Prose Detail: Suzette by Gabe Herron

by Jakob Ryce / 23rd October, 2017

On the surface, Suzette is the story of a man who purchases a trophy show cow in the hope it will bring luck and fortune to his broken family. However, this short story by Gabe Herron is woven with deeply emotional sagacity, haunting imagery and heart wrenching tragedy. In this analytical piece I’m going to discuss the writer’s style, themes and his approach to detail.

We are introduced to a man who is selling his father’s rifle after spending a fortune on Suzette: the show cow. The backstory is compressed into a paragraph, yet provides us with the main idea: the animal is more than he can afford, and even the selling of his father’s rifle can’t balance the scales.

The relationship between the main character and his wife is beautifully executed. There is such tenderness and grace in their struggle. When Amy explodes and bolts out the door after he brings Suzette home, there is an instant act of forgiveness: ‘I forgave her quick as a quail.’ The writer uses a simile here, but chooses a quail – something he may have hunted as a boy with his father. Every line is considered with careful precision, and these small moments build the narrative with subtle exposition, using naturalistic dialogue:

‘Amy ran her hand down the length of her. “Suzette, you’re about the

most beautiful calf I’ve ever seen.” A sob leapt out. She caught it and folded her arms across it.’

The writer doesn’t simply say, she made a sobbing sound, he personifies it by creating the action of Amy squeezing her chest, and the sob becomes it: something she must try and stifle. The main character’s apology in this scene is heartfelt, and the imagery of the couple embracing is stirring:

‘I walked over and hugged her from behind, wrapped my arms around her slender shoulders … we rocked in the slow darkness of the barn.’

The use of first person narration is consistently intimate and effective throughout the piece. The description of ‘slow darkness’ is both evocative, yet calming, and the writer then moves the scene into the bedroom: ‘That evening we saved each other in the bedroom …’ The use of the phrase ‘saved each other’ feels deeply poignant – he could have said loved but he chooses a verb which means: to rescue from danger. The danger being their dying son (and their financially crippled lives), and this is their attempt at a ‘final salvation’ – to see if their love is enough.

The father is a recurring memory within the story – especially when he is preparing to fell the giant maple tree. We are offered a paragraph that reads like poetry, as the character attempts to make peace with himself. Then the writer cleverly intersects the actions within the narrative:

‘I remembered all the hours spent under it as a child with my own father. I move the choke forward. I could recall the hours I spent under it with my grandfather … I pull the starter cord …’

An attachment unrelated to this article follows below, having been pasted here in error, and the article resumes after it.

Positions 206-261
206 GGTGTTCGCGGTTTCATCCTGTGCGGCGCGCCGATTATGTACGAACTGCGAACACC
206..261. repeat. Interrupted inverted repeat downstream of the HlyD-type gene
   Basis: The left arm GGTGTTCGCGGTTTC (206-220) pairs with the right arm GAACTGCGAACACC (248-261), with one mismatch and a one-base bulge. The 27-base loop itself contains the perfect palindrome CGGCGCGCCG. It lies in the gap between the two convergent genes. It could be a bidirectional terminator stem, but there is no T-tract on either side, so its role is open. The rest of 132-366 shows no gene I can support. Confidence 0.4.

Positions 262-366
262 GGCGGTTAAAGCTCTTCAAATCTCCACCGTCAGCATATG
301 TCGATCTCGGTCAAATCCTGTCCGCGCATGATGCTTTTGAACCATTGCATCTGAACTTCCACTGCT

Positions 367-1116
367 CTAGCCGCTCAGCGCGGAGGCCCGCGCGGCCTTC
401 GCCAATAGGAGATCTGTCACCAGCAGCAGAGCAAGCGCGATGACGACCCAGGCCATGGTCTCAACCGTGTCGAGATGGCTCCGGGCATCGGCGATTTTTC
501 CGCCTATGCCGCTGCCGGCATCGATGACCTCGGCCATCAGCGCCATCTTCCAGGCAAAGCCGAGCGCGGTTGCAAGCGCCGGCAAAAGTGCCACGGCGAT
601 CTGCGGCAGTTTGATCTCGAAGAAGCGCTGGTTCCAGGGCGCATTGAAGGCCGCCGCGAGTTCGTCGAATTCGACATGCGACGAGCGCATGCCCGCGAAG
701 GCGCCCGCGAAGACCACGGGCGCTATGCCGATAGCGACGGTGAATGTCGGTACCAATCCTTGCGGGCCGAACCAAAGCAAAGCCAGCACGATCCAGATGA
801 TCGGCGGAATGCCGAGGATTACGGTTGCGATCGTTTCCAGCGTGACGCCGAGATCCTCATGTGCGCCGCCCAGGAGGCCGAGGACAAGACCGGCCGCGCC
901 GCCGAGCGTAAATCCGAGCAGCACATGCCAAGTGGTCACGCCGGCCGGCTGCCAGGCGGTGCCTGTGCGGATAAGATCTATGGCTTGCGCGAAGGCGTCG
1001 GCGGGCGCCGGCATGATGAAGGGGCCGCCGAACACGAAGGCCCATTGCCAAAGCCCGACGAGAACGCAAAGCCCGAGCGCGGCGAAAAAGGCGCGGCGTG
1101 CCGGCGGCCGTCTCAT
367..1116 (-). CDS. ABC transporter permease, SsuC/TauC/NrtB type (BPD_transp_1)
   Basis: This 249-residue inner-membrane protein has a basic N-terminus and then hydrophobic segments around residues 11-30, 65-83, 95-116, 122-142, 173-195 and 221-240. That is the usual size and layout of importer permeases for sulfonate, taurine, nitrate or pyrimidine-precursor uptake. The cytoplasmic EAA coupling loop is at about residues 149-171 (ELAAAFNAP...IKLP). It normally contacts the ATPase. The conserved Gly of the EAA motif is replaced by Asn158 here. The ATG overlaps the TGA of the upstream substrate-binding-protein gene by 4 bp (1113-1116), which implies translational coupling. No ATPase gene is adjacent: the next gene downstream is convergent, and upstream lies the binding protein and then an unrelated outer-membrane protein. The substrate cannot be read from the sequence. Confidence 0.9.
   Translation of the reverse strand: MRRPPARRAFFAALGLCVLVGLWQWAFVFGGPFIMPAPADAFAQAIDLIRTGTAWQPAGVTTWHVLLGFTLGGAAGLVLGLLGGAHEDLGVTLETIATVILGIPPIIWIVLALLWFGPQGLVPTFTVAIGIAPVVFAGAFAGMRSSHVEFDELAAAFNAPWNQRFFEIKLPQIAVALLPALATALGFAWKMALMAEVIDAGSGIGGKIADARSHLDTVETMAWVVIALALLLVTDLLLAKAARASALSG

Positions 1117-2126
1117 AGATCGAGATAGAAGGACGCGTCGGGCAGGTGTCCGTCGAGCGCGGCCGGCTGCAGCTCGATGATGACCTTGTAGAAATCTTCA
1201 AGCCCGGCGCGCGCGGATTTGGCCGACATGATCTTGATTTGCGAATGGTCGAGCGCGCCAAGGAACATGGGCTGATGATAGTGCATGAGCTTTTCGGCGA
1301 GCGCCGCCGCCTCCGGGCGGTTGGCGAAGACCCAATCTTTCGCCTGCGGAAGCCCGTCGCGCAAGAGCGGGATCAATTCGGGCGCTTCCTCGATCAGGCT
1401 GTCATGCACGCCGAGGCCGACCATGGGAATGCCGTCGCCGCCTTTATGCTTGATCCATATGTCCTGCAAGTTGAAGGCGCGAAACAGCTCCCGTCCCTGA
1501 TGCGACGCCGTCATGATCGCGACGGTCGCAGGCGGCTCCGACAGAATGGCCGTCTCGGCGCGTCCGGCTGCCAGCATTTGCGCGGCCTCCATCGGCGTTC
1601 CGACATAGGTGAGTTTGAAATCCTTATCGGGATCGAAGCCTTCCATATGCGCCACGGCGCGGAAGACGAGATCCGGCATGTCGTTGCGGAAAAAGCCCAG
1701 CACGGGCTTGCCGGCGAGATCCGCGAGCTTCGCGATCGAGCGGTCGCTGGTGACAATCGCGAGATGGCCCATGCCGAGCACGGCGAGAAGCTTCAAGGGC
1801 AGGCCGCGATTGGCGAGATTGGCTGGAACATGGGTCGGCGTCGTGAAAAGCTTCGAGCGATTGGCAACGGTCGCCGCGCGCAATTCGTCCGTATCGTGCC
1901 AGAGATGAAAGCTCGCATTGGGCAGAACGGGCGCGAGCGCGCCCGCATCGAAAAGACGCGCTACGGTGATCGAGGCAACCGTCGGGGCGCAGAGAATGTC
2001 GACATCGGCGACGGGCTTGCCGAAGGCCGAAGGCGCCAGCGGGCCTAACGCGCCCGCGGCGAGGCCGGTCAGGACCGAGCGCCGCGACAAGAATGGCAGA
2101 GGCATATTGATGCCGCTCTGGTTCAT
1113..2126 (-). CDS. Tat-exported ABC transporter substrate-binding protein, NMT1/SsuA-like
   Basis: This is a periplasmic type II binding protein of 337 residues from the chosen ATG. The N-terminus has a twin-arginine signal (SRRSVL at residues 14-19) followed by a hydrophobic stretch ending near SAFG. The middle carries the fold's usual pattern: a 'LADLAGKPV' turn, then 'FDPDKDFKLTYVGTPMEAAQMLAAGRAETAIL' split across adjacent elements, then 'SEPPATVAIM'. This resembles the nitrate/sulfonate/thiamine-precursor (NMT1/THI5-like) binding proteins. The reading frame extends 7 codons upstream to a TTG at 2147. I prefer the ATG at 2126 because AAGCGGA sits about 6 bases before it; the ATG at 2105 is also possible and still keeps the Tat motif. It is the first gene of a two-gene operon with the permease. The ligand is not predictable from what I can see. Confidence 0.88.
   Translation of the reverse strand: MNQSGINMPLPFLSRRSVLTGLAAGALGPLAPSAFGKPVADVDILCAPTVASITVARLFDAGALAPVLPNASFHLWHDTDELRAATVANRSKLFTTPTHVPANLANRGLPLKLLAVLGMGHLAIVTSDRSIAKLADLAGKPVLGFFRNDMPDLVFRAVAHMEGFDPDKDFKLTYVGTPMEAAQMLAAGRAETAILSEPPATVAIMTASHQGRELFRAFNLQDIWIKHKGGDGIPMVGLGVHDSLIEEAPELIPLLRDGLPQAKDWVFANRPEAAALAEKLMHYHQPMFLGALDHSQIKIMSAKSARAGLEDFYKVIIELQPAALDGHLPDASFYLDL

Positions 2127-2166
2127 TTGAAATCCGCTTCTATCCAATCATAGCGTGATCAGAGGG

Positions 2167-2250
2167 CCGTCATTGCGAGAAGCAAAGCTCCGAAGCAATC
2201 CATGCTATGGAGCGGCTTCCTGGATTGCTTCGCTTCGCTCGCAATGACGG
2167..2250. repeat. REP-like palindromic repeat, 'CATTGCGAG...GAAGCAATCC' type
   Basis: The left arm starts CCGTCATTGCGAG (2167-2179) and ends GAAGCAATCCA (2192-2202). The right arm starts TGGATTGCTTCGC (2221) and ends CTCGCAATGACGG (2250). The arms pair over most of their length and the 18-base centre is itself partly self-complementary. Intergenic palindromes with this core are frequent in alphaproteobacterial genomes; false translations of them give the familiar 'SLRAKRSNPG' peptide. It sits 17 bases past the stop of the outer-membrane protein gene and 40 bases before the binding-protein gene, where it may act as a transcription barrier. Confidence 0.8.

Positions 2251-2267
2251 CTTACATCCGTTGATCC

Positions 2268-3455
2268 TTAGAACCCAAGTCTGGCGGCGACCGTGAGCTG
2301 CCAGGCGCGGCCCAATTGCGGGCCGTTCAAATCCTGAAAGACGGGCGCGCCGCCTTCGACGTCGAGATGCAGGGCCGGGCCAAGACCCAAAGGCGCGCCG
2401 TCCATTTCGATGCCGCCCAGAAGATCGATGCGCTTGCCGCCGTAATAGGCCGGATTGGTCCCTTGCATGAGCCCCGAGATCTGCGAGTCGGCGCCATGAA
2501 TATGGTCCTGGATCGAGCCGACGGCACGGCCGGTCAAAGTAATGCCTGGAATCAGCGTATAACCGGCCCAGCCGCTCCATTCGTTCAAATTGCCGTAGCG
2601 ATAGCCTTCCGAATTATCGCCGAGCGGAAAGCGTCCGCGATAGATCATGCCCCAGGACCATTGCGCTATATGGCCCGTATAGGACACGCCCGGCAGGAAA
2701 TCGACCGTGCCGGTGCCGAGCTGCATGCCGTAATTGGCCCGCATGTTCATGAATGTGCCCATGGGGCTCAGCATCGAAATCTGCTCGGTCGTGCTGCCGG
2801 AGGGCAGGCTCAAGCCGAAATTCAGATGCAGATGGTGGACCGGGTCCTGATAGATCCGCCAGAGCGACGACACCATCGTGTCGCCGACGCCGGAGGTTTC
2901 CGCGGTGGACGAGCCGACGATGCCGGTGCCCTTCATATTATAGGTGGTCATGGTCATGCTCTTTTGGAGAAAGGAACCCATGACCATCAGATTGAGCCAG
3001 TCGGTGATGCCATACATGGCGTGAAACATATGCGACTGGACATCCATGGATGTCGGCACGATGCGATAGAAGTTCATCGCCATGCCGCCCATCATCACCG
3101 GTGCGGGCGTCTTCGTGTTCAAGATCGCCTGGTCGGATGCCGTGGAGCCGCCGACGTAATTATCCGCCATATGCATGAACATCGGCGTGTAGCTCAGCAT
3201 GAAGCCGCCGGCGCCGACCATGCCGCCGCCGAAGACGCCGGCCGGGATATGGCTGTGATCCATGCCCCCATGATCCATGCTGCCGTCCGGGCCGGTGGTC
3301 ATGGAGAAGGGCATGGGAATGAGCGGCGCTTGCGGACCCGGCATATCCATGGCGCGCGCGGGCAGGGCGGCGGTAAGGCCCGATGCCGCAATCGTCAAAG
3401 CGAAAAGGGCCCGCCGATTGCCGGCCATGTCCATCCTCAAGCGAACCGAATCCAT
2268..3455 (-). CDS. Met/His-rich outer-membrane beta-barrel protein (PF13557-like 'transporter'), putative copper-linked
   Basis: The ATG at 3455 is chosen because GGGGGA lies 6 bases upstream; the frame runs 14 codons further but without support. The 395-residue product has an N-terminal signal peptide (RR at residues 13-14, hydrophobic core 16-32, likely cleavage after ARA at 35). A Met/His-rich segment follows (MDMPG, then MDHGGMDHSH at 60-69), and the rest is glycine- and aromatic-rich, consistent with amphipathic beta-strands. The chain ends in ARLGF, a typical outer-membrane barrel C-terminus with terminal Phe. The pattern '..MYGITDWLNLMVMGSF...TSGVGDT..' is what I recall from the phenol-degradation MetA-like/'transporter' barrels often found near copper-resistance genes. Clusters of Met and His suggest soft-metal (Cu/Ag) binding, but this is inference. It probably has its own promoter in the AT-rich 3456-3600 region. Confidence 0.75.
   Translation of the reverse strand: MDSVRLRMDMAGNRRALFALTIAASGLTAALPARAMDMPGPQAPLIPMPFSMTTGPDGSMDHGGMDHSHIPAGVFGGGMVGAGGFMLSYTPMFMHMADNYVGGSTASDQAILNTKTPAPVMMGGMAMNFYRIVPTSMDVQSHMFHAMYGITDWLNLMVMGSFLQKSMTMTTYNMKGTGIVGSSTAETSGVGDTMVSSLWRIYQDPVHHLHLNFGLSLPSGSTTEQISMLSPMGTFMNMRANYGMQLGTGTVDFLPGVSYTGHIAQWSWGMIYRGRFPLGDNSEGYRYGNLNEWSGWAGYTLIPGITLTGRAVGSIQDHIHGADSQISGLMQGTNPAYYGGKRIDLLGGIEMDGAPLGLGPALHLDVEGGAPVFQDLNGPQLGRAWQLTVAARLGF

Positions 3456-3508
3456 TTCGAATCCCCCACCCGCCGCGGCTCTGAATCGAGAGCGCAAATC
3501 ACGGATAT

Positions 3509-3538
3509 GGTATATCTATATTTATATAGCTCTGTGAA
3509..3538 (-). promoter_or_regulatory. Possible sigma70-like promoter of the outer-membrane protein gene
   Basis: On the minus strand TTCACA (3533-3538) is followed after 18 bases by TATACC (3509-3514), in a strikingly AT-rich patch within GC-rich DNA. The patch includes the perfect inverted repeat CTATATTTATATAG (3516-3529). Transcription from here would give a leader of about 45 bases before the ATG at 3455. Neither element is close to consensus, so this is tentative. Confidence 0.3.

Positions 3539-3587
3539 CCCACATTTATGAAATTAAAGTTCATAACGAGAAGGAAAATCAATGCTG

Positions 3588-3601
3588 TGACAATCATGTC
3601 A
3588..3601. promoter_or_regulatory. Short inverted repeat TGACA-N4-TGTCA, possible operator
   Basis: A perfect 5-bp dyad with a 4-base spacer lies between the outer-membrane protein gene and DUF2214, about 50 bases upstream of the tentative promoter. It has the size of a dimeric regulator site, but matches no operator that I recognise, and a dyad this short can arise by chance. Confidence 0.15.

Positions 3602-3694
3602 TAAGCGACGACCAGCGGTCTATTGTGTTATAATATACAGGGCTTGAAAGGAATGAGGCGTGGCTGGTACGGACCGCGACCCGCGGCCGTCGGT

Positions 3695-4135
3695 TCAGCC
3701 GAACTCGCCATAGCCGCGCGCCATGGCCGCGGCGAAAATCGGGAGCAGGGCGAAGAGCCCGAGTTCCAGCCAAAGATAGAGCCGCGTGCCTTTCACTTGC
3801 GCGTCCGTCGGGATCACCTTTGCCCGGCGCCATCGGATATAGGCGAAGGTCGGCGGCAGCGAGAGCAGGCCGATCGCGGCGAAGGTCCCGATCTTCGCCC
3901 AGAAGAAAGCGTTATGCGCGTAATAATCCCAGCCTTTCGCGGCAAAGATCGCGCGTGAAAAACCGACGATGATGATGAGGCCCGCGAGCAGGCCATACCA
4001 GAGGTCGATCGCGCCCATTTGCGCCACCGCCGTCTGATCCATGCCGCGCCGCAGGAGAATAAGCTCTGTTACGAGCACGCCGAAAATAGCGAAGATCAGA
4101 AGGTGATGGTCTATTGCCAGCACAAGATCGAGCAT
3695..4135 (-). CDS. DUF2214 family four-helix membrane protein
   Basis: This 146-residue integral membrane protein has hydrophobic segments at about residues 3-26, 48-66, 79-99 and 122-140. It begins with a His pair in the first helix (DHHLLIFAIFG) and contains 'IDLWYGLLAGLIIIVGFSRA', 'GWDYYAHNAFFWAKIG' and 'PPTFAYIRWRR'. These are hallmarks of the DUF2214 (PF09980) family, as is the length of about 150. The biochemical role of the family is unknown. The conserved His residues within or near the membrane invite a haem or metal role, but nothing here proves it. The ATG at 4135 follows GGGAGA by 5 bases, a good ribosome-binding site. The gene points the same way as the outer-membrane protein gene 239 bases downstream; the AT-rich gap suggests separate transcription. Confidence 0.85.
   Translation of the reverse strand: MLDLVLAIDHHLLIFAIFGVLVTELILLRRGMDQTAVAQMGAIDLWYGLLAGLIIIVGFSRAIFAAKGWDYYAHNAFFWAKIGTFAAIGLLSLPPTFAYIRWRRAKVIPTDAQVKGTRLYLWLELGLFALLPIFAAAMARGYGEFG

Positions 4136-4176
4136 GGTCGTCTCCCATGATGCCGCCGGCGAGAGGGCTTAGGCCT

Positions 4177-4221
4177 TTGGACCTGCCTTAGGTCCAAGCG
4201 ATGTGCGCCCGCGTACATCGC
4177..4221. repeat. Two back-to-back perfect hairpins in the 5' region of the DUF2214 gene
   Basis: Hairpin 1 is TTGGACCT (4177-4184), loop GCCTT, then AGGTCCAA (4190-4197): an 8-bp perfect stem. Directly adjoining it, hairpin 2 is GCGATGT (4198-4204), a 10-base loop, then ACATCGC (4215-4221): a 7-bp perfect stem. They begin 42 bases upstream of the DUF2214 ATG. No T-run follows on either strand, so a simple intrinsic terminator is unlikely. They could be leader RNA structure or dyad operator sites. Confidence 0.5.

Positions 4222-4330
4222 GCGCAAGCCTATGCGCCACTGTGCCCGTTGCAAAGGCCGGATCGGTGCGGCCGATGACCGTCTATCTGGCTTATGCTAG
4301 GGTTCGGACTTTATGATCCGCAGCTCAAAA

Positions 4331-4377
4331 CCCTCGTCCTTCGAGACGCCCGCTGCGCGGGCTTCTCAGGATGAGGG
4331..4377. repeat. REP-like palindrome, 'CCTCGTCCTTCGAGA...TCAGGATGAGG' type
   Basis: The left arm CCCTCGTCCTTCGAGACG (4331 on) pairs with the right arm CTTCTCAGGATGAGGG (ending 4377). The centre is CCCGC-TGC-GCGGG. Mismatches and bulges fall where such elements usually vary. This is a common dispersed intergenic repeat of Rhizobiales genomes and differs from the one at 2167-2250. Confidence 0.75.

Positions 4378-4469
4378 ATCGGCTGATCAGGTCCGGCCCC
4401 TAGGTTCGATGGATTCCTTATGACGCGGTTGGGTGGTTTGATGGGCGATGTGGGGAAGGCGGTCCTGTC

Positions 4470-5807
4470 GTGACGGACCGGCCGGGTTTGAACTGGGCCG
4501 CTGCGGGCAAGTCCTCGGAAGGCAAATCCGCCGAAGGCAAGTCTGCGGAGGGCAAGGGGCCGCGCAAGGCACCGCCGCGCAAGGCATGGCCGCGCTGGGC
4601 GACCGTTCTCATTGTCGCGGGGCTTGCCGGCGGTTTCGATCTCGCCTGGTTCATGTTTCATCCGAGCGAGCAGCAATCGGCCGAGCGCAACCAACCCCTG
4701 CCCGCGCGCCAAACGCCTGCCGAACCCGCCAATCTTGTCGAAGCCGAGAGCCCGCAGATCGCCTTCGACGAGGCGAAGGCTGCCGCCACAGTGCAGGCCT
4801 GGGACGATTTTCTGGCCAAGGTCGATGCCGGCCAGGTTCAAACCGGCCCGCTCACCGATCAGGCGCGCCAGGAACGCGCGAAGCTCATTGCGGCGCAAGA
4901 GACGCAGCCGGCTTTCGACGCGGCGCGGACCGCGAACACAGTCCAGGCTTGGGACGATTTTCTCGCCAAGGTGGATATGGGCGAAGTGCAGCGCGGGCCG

I felt this was extremely effective, both rhythmically and symbolically. And then once the tree is felled: ‘I’m the man that made that stump … and there was no more shade left …’ The loss is beating down on him like a harsh sun, only his guilt is left; or so we are led to believe:

‘I felt my father had been there with me as I felled that tree … how he used to do when I’d done something that pleased him as a boy.’

There is a chasm forming within the character – confusion, fear and an unwillingness to face the facts: ‘I was becoming annealed toward my own life. And I didn’t like the unfeelingness of it. No one wants to feel like a stone …’

And then the narrator’s voice becomes even more untrustworthy:

‘I wondered if my mind was going …

I was changing.

I was changed.

It was a fright to us both.’

As the character leads Suzette into the field, we hear his confessions. He is unable to confront the death of his son, albeit through the use of metaphor:

‘She was truly a flawless creature—simple and perfect. The finest animal I’ve ever seen. The finest animal I was ever going to own.’

The writer has already used the tree as foreshadowing – cloaked as an excuse for the character to raise more revenue.

The riffle is the first sacrifice.

The tree is the second sacrifice.

Suzette is the third sacrifice:

‘The grass caught her blood before it could make the sound of spilling against the earth, no sounds at all but for her rattled breathing … my own blood filled my ears …’

And the tragedy comes full circle – the tree, the father, the rifle, and the prize cow (his hope) can not save their child, and as he burns the carcass of the cow, he is really saying goodbye to his son:

‘I watched as it carried her away through the sky in a straight dark line. I knew then with certainty. And I could feel myself being answered. This would be enough.’

The son is the final sacrifice.

The writer achieves a story of downtrodden grief – tackling themes of value, loss and endurance. It isn’t overly dramatised, and maintains a grounded, poetic narrative. I’ve never read a short story that can achieve this level of detail, and yet offer so much weight and cataclysm, within a mere 12 pages. An extraordinary achievement.

I ended up writing to Gabe. I wanted to express my appreciation for his story and his work. He replied and was sincere, encouraging and open, enjoyed my analysis and believed it accurately captured the sentiment behind the themes of the story. What more is there to say, he’s just a lovely chap and a wonderful writer.

You can find his stories here.

Writer, student, wayfarer of a digital age. I write stories, essays and articles. https://medium.com/@jakobryce | @JakobRyce

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